Vladimir Manolov, acting chief of Bulgaria's National Security Service, says the service is investigating the State Savings Bank (DKS), which is suspected of mishandling funds and granting illegal loans to state and commercial banks, an RFE/RL Sofia correspondent reported on 27 May. Meanwhile, RFE/RL's Sofia bureau reported the same day that contrary to previous reports, Bistra Dimitrova, the head of the DKS, is now refusing to resign. She recently promised to quit following a demand by Prime Minister Ivan Kostov. She was appointed by the previous Socialist-dominated parliament (see RFE/RL Newsline, 22 and 27 May 1997).


Bulgarian Defense Minister Georgi Ananiev says his country and Romania are not rivals in the quest to join NATO. He said "sooner or later" the two countries will occupy "their rightful place" in the alliance. Ananiev spoke on 27 May in the northern Bulgarian town of Russe after meeting with his Romanian counterpart, Victor Babiuc, RFE/RL's Bucharest bureau reported. Babiuc said the good neighborly relations between the two states contribute to the region's political stability. The two ministers agreed to intensify bilateral military cooperation, including an exchange of information on the reform of the military under way in both countries.

Yeltsin Draws a Line in Europe

by Paul Goble

Even as NATO moves to overcome divisions in Europe, Boris Yeltsin continues to assert there is one line in Europe that the Western alliance must not cross -- the borders of the former Soviet Union.

Prior to signing the NATO-Russian Founding Act, the Russian president warned that a NATO decision to offer membership in the alliance to any former Soviet republic would "fully undermine" Moscow's relationship with NATO. His press secretary added that such a step would force Russia, against its will, to turn to the East for allies.

Many in the West are likely to view Yeltsin's comment as strictly for Russian domestic consumption. Many others will probably dismiss it as an outburst of hard-line rhetoric just prior to what they regard as a major Russian concession -- Moscow's acceptance of NATO's eastward expansion, an alliance of which it is not a member.

But there are three important reasons why Yeltsin's remarks should not be ignored.

First, they reflect the unfortunate tendency of the Russian government to ignore the provisions of agreements that Moscow has signed or to unilaterally revise them for its own benefit. The Russia-NATO accord signed on 27 May explicitly states that neither NATO nor Russia has "a veto over the actions of the other." The document also specifies that it does not give either side the right to take actions to the detriment of the security of third countries.

Yeltsin has agreed to all of this on paper, but he is continuing to insist that those words do not mean what they say and that, in effect, Russia has a veto on both the actions of NATO and the efforts of other countries to advance their own security. The recent history of the modification of the Conventional Forces in Europe accord provides a model for how the Russian government may behave on this point as well. Moscow used the fact that Russia would be in violation of the CFE accord to pressure the West to agree to changes. And the West agreed to many of Moscow's demands largely in order to preserve the accord.

Second, Yeltsin's words are cleverly designed to prompt the West to accept such a new dividing line in Europe, at a time when Western leaders are proclaiming that they have achieved a Europe without such divisions. Many Western leaders are already congratulating themselves for securing Russia's agreement to the inclusion of three or four East European countries. And consequently, at least some of them appear to be willing to grant Russia something in return.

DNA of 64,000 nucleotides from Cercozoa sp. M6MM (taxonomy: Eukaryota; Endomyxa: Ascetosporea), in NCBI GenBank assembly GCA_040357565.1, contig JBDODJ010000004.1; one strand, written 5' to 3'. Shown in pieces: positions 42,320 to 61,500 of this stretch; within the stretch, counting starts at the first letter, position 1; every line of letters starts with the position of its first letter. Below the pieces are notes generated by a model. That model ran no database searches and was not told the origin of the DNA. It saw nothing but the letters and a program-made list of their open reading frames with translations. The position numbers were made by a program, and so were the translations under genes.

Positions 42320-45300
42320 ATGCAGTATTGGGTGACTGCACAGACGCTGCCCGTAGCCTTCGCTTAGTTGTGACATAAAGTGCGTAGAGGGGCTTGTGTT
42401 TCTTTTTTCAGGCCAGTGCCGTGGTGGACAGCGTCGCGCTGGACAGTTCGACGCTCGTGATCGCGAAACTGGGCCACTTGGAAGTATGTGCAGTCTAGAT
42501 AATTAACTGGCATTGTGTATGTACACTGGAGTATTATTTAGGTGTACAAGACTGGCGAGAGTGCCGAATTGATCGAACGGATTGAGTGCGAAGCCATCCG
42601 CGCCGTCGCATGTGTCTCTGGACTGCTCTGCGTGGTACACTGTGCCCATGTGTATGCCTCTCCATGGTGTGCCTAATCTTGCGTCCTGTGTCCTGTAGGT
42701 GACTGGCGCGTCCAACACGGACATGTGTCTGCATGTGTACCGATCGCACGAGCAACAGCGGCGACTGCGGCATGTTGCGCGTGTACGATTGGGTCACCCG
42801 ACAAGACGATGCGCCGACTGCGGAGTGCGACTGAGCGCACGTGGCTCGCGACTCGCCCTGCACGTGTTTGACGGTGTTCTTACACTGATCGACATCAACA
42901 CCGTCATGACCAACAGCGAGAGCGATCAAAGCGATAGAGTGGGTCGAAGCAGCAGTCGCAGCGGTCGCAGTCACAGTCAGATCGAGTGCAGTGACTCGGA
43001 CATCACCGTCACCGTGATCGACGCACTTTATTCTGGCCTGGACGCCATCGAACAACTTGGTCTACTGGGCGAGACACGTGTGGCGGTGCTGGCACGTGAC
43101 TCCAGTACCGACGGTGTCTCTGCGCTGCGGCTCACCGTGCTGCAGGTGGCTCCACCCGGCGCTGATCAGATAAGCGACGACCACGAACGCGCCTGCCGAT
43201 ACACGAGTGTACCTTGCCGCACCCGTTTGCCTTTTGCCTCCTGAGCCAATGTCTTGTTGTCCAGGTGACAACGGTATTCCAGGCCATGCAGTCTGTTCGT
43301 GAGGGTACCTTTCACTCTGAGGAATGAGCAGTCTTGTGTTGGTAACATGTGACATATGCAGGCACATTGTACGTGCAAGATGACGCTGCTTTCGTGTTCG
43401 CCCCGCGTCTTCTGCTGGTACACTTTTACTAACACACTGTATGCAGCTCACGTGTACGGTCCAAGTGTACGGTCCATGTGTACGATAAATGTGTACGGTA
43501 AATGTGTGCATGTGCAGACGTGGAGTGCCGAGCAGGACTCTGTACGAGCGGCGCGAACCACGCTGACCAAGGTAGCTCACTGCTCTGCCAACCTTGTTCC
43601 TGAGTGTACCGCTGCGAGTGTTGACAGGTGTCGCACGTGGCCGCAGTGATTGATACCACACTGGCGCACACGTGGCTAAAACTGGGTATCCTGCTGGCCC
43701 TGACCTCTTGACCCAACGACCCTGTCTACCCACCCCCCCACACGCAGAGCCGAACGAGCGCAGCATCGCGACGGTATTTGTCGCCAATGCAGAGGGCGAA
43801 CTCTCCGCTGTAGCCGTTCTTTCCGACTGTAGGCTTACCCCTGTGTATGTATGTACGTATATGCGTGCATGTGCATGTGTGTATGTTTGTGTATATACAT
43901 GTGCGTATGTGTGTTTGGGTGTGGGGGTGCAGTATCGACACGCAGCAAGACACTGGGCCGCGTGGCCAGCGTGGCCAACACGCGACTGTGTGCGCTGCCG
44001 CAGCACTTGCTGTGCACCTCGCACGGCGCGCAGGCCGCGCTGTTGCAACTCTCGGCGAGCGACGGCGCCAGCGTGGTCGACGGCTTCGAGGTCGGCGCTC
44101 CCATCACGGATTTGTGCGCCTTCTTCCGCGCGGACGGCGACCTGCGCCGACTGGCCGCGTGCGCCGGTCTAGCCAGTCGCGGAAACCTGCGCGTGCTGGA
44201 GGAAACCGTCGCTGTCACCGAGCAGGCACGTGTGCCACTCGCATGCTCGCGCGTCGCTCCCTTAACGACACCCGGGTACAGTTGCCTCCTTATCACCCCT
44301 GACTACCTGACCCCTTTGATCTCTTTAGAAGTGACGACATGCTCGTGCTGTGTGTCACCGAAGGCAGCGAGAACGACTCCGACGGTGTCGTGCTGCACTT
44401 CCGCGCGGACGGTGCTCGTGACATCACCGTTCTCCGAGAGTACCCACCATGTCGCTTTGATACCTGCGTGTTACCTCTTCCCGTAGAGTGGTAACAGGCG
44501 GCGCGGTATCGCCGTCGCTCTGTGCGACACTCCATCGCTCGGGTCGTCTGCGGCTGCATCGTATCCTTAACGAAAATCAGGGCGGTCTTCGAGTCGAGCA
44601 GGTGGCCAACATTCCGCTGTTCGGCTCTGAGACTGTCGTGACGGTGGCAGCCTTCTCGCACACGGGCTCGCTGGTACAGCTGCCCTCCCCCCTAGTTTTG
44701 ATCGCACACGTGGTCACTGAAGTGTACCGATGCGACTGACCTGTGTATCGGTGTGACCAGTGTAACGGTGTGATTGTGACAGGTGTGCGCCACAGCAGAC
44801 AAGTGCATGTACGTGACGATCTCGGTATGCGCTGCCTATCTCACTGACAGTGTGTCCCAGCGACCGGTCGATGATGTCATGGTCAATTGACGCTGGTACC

Yeltsin is clearly hoping that the West will -- at least implicitly --give him the recognition of Russia's sphere of influence that he seeks. But if that happens, the former Soviet republics and the Baltic States -- which were never legitimately part of Moscow's empire -- are certain to conclude that the West has indeed retreated from its own commitments and betrayed its own principles. Such conclusions -- to the extent they are justified -- will not be lost either on the many other countries around the world that depend on the West for protection against stronger neighbors or on those stronger countries that may seek to take advantage of the weakness of others.

Third, Yeltsin's words suggest a Russian agenda with respect to its neighbors that not only threatens their security but that of Europe and the West as a whole. To the extent that the West appears to accept that Russia has a sphere of influence over the territory of the former Soviet Union and the Baltic States, those countries will find themselves increasingly isolated and likely subject to ever greater pressures of various kinds from Moscow as Russia recovers from its present weakness.

Those pressures, in turn, will have a significant impact not only on the domestic development of these states but also on their relations with one other and the world as a whole. Internally, such increased pressure is likely to divide many of these countries politically, thus weakening and isolating them still further. Externally, such responses may lead to precisely the kind of conflicts that everyone wishes to avoid and no one wants to be drawn into.

Western countries are right to seek a Europe without new lines, but it would be a tragedy for everyone if they allowed Yeltsin to resurrect an old one -- the border of a country that no longer exists.